A quick reminder: there’s a band of feral monkeys running wild in Central Florida that carries a type of herpes lethal to humans. The mischievous simians—who are not shy around people—can transmit deadly disease with just a scratch, nip, or fling of poo.
Last year, experts warned that the rhesus macaques are a public health threat. It now seems that the monkey business is likely to get worse, with a wildlife expert revealing that their population is set to double in the next few years.
“It’s going to be a problem… Continual growth of that population is going to occur without intervention,” Steve Johnson told Florida ABC-affiliate WFTV in a report published January 3. Johnson is a professor and wildlife expert at the University of Florida and part of a team of researchers that has followed the monkeys for years.
Early last year, Johnson and colleagues published a study estimating that about 25 percent of Florida’s population of free-wheeling monkeys carries the deadly virus, known as macacine herpesvirus 1 (McHV-1), herpes B, or monkey B virus. The study appeared in the February issue of Emerging Infectious Diseases.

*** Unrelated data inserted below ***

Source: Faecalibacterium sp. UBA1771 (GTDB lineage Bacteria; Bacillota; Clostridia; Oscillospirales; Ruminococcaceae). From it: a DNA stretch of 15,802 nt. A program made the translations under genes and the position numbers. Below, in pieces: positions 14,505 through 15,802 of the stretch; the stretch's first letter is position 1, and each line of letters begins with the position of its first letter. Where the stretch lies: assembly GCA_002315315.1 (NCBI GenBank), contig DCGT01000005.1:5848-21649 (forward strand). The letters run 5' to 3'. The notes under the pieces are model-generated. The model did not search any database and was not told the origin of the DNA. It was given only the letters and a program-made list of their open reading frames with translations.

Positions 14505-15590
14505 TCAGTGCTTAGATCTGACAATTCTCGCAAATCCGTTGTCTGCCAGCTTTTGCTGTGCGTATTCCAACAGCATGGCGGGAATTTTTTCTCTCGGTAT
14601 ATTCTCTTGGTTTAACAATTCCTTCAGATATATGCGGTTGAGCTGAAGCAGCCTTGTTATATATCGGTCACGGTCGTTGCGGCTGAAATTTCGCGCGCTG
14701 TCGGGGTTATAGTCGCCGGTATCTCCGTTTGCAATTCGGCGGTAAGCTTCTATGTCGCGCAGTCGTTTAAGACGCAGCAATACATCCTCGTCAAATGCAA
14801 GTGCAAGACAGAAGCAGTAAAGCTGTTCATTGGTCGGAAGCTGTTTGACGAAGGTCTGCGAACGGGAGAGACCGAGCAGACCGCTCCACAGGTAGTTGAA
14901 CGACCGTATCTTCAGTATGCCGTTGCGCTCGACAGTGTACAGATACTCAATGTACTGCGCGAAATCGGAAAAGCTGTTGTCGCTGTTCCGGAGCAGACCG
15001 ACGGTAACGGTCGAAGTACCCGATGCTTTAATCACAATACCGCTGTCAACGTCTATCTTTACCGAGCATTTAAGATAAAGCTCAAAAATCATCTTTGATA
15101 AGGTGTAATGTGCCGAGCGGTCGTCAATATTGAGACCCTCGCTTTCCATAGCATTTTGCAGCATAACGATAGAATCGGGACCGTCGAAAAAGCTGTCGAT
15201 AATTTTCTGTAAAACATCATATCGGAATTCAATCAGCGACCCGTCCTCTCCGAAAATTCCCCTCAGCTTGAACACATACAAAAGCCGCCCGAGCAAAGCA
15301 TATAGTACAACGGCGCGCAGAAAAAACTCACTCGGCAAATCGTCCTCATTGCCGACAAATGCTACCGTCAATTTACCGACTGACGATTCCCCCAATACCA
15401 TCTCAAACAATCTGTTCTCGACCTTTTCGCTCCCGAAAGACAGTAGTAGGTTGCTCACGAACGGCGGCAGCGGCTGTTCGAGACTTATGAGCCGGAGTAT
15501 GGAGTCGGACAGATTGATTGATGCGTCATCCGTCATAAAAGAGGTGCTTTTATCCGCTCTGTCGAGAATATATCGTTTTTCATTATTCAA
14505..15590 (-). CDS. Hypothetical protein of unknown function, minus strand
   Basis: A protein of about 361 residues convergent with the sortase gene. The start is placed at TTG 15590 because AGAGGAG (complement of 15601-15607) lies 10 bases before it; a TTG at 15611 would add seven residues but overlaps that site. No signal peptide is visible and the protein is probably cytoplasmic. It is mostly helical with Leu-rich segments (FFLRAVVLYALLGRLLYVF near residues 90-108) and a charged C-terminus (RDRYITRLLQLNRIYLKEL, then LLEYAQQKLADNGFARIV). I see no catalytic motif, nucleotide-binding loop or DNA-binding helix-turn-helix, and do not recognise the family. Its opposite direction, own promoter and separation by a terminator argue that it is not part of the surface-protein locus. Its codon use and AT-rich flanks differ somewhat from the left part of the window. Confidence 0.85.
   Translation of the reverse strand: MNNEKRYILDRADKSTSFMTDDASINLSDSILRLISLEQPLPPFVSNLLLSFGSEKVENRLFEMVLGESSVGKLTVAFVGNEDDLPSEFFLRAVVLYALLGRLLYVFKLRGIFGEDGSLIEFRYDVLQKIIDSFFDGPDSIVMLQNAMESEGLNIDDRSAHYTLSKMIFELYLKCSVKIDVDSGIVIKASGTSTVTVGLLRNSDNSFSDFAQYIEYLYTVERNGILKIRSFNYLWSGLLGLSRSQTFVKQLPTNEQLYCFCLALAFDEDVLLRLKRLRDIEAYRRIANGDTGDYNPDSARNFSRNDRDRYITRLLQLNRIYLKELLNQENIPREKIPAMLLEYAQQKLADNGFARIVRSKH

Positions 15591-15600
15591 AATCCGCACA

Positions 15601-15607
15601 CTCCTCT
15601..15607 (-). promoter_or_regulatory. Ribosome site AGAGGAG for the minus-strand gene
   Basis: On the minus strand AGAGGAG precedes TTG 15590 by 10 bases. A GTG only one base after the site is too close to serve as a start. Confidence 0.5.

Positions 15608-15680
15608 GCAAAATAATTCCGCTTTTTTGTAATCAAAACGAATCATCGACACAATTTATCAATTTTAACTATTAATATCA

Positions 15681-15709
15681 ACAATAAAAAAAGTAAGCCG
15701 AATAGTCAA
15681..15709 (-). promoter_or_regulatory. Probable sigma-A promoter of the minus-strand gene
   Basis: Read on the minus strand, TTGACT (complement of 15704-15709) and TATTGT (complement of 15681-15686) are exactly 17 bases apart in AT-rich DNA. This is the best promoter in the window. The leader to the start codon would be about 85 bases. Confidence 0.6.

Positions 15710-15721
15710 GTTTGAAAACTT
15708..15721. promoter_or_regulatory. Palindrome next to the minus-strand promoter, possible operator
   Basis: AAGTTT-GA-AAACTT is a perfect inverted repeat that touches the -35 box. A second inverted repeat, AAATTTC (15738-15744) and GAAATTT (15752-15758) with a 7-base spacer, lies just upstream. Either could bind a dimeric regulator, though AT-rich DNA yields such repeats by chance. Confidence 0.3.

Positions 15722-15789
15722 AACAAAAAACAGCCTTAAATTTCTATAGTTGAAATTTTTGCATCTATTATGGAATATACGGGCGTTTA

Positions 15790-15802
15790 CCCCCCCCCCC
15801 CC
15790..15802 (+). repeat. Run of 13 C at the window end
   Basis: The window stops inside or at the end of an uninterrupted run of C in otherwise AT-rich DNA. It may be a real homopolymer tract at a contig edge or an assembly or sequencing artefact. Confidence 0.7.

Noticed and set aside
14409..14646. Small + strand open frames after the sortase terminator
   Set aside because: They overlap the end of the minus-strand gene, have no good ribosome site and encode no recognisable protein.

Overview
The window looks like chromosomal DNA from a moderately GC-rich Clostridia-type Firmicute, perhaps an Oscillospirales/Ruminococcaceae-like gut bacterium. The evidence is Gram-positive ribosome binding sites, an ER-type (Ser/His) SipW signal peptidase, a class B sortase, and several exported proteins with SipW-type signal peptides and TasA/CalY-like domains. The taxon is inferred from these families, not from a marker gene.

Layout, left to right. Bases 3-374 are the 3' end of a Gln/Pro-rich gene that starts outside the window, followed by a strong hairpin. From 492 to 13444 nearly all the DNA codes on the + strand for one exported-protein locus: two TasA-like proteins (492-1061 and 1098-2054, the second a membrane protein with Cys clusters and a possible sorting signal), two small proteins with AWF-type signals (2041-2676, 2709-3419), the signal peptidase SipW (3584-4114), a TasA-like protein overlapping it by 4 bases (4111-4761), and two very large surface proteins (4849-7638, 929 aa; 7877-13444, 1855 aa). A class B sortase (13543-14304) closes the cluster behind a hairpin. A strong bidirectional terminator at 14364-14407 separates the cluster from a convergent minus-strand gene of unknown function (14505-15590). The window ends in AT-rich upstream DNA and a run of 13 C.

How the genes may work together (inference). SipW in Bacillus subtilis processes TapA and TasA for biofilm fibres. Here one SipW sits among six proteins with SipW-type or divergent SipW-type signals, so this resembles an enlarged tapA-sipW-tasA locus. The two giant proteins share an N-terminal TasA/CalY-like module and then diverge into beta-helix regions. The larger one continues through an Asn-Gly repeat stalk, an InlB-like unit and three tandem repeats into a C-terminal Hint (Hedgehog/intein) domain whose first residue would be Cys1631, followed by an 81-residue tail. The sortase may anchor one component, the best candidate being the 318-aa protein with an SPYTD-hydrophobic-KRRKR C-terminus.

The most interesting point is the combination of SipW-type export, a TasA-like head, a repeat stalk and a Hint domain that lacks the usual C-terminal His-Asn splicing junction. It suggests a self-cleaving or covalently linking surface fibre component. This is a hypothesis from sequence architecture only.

The monkey’s herpes affects them much like human herpes (HSV-1 and HSV-2) affects us. The virus infects nerves and can go dormant until the immune system is stressed or weakened, at which point the virus can erupt, typically around the mouth or genitals.
But in humans, McHV-1 can cause a flu-like illness that can progress to neurological problems, such as double vision and paralysis. At that point, an infected person is likely to die of the infection.
So far, researchers have only documented 50 cases of McHV-1 spreading to humans, all of which came from captive, not wild, monkeys. But with a feisty population of monkeys running amok around Central Florida, researchers say the potential for the virus to jump from the wild to humans is real—particularly with more monkeys around.
Currently, Johnson and colleagues estimate that there are about 200 monkeys in Florida’s Silver Spring State Park. “By the year 2022, there are probably going to be around 400 animals,” Johnson said.
The population got its start during the 1930s and 1940s when the captain of a glass-bottom boat released a handful of macaques on an island in Florida’s Silver River to amuse tourists. The monkeys, which are excellent swimmers, established in the surrounding Silver Spring State Park and nearby Ocala National Forest.